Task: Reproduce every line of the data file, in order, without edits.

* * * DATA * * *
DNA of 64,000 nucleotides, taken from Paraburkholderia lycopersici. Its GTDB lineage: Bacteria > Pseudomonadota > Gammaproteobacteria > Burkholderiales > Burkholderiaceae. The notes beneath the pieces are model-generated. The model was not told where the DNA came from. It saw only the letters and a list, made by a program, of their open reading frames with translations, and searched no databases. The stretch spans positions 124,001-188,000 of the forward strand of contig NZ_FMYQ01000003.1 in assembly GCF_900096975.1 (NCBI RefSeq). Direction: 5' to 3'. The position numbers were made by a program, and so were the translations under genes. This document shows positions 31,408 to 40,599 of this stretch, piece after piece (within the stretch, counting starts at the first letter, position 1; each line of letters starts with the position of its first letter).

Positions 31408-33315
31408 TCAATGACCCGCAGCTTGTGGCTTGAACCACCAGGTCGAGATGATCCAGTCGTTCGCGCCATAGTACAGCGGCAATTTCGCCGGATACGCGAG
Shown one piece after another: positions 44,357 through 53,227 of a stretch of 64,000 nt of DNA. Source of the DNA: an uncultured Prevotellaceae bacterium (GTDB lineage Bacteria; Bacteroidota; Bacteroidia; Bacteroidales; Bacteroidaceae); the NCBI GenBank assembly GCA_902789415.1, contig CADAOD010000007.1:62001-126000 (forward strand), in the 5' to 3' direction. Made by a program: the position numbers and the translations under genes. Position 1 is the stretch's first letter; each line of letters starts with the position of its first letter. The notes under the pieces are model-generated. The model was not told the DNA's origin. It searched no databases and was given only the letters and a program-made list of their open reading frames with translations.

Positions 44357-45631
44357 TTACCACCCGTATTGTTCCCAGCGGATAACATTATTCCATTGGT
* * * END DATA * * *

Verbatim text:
DNA of 64,000 nucleotides, taken from Paraburkholderia lycopersici. Its GTDB lineage: Bacteria > Pseudomonadota > Gammaproteobacteria > Burkholderiales > Burkholderiaceae. The notes beneath the pieces are model-generated. The model was not told where the DNA came from. It saw only the letters and a list, made by a program, of their open reading frames with translations, and searched no databases. The stretch spans positions 124,001-188,000 of the forward strand of contig NZ_FMYQ01000003.1 in assembly GCF_900096975.1 (NCBI RefSeq). Direction: 5' to 3'. The position numbers were made by a program, and so were the translations under genes. This document shows positions 31,408 to 40,599 of this stretch, piece after piece (within the stretch, counting starts at the first letter, position 1; each line of letters starts with the position of its first letter).

Positions 31408-33315
31408 TCAATGACCCGCAGCTTGTGGCTTGAACCACCAGGTCGAGATGATCCAGTCGTTCGCGCCATAGTACAGCGGCAATTTCGCCGGATACGCGAG
Shown one piece after another: positions 44,357 through 53,227 of a stretch of 64,000 nt of DNA. Source of the DNA: an uncultured Prevotellaceae bacterium (GTDB lineage Bacteria; Bacteroidota; Bacteroidia; Bacteroidales; Bacteroidaceae); the NCBI GenBank assembly GCA_902789415.1, contig CADAOD010000007.1:62001-126000 (forward strand), in the 5' to 3' direction. Made by a program: the position numbers and the translations under genes. Position 1 is the stretch's first letter; each line of letters starts with the position of its first letter. The notes under the pieces are model-generated. The model was not told the DNA's origin. It searched no databases and was given only the letters and a program-made list of their open reading frames with translations.

Positions 44357-45631
44357 TTACCACCCGTATTGTTCCCAGCGGATAACATTATTCCATTGGT